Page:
by | Apr 27, 2016 | 0 comments

Marine DNA Empowers Cancer Research

Can you imagine that a shark or an eel might help your doctor to treat cancer? Ocean Genome Legacy is collaborating with the Austrian Academy of Sciences to study marine genomes in the search for new cancer therapies.

Cancer cells are harmful because their genetic programming contains errors, causing genes to turn on or off abnormally. By comparing how diverse animal species manage these genetic on/off switches, scientists hope to understand how and why they go wrong—thereby gaining new insights for diagnosing and treating cancer. That’s why the OGL biorepository, with more than 20,000 DNA samples, was a perfect partner for Prof. Christoph Bock’s laboratory at the Center for Molecular Medicine.

The Austrian Academy of Sciences is using OGL samples to develop new cancer diagnostics and therapies. The cownose ray, chain catshark, and weedy seadragon are just some of the species whose genomes are inspiring biomedical research. Image credits: Christoph Bock (top), New England Aquarium (bottom).

So far, OGL has provided the Bock Laboratory with nearly 100 samples from 72 marine species, each with a collaborative story to tell. These samples were donated to OGL by 18 partner institutions and collected from 13 countries, from Iceland to Tuvalu. To name just a few: samples from sharks, rays, and a moray eel came from veterinarians at the New England Aquarium; bluefish samples came from Ian Gardiner, a local sport fisher and friend of OGL; and a flying fish and multicolored rockfishes were contributed by students from Coastal Marine Biolabs and the Sea Education Association. This type of investigation would be hard for medical researchers to do without access to OGL’s incredible array of samples and growing network of dedicated worldwide collaborators.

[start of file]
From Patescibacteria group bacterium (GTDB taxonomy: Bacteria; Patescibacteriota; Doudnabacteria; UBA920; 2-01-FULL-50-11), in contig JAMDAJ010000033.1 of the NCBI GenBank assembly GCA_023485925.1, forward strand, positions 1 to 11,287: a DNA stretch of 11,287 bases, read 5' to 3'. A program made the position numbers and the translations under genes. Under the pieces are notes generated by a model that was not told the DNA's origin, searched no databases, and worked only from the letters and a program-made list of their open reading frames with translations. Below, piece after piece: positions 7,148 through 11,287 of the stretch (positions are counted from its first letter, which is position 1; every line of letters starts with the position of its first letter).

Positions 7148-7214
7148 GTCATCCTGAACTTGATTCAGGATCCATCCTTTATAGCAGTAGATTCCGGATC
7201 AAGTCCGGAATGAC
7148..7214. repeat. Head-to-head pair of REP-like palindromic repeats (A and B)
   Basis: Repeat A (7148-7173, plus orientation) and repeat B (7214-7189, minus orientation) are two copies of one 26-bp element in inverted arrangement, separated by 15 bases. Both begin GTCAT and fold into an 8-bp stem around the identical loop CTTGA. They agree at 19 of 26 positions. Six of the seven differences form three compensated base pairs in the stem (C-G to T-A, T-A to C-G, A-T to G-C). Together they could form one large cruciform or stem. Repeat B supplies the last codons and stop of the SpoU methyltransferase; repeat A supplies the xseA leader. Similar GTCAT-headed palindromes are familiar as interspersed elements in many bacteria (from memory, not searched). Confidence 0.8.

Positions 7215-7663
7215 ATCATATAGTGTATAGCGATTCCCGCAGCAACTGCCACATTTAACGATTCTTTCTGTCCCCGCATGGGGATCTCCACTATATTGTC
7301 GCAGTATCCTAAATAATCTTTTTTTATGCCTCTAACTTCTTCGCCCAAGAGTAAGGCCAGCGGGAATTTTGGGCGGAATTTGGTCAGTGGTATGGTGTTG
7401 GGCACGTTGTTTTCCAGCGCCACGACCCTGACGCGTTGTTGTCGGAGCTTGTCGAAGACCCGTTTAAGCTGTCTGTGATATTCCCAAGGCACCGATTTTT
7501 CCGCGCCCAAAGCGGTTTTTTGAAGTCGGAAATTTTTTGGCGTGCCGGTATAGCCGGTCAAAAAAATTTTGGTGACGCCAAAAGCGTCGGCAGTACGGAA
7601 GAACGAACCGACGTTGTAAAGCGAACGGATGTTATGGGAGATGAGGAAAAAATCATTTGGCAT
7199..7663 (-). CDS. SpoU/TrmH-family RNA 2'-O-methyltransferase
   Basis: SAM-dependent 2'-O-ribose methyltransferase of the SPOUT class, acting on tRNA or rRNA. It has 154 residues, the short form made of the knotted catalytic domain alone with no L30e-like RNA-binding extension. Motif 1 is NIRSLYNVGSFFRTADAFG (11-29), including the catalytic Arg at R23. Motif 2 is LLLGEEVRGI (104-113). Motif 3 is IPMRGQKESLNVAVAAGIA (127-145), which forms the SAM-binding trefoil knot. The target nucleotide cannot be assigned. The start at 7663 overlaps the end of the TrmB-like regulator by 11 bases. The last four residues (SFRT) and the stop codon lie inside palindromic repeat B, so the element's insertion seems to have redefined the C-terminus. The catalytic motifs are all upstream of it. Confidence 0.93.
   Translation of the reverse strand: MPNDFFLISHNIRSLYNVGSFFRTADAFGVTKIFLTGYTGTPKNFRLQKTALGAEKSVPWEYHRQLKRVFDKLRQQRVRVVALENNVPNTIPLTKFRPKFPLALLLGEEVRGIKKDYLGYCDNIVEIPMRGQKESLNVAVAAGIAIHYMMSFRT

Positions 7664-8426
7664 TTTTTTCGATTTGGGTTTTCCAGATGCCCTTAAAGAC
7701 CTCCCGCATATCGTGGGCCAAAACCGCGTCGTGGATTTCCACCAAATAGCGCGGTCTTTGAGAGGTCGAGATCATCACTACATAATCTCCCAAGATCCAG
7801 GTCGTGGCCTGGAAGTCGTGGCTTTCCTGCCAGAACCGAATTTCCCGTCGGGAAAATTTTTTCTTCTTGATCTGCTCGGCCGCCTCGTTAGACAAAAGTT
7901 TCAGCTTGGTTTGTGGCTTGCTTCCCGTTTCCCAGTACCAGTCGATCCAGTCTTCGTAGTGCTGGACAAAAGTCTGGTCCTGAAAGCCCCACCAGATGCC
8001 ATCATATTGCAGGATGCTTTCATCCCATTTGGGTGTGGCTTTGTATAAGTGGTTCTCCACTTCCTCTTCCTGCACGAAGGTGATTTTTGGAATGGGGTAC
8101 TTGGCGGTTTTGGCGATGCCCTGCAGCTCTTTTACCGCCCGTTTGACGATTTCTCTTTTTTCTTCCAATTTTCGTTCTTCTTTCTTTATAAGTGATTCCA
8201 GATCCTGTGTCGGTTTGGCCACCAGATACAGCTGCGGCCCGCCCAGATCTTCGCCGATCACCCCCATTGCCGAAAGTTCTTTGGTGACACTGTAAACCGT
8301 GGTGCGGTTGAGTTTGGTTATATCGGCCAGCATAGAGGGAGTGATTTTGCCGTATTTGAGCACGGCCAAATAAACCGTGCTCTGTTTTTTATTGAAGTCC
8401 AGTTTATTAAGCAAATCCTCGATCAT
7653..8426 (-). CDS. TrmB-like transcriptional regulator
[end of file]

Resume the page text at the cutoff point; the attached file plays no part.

This marine-inspired cancer research project is a critical example of why humanity needs genome banks like OGL. Using OGL samples with new technologies and bioinformatics, the Bock Lab aims to improve cancer diagnostics and therapies, develop personalized treatments, and guide the discovery of new medicines.

The OGL biorepository is working with researchers around the globe to preserve and make available these valuable DNA samples that may someday lead to new cures and discoveries. If you would like to support our efforts, please consider making a gift.

RECENT NEWS BRIEFS

The Wacky Underwater World 

What animal lives more than 250 years but never eats a thing? If you guessed the deep-sea tubeworm Escarpia laminata, you would be correct—and also probably a deep-sea biologist!   Escarpia laminata lives near deep-sea cold seeps, places where methane...

OGL publishes a new paper—about itself!

Have you ever wondered what goes on at the Ocean Genome Legacy Center? If so, you are not alone.   We frequently receive questions such as: Who can use OGL’s collections? What is in them? Where do the samples come from? How do I contact and work with OGL? To answer...

Nightmare fuel from the sea

It is Halloween again, and time for us to dress up and terrify our neighbors! Let’s look at the winners of this year’s spookiest creatures of the deep blue sea! Second place—Chondrocladia verticillata What if SpongeBob developed a taste for fresh meat? The answer is...

Meet OGL’s new faces—and their new projects!

This month, OGL is welcoming a new postdoctoral fellow and two new co-op students! Did you know that some bacteria stab their competitors with poison darts? In her PhD research at UNC Chapel Hill, Dr. Lauren Speare showed how glowing symbionts use this strategy to...

New Tools for Teachers

Science teachers are awesome! Middle and high school teachers are on the front lines of science education, teaching a generation that not only can save our planet, but must. To do our small part to help these heroes, Ocean Genome Legacy and the Outreach Program at...

X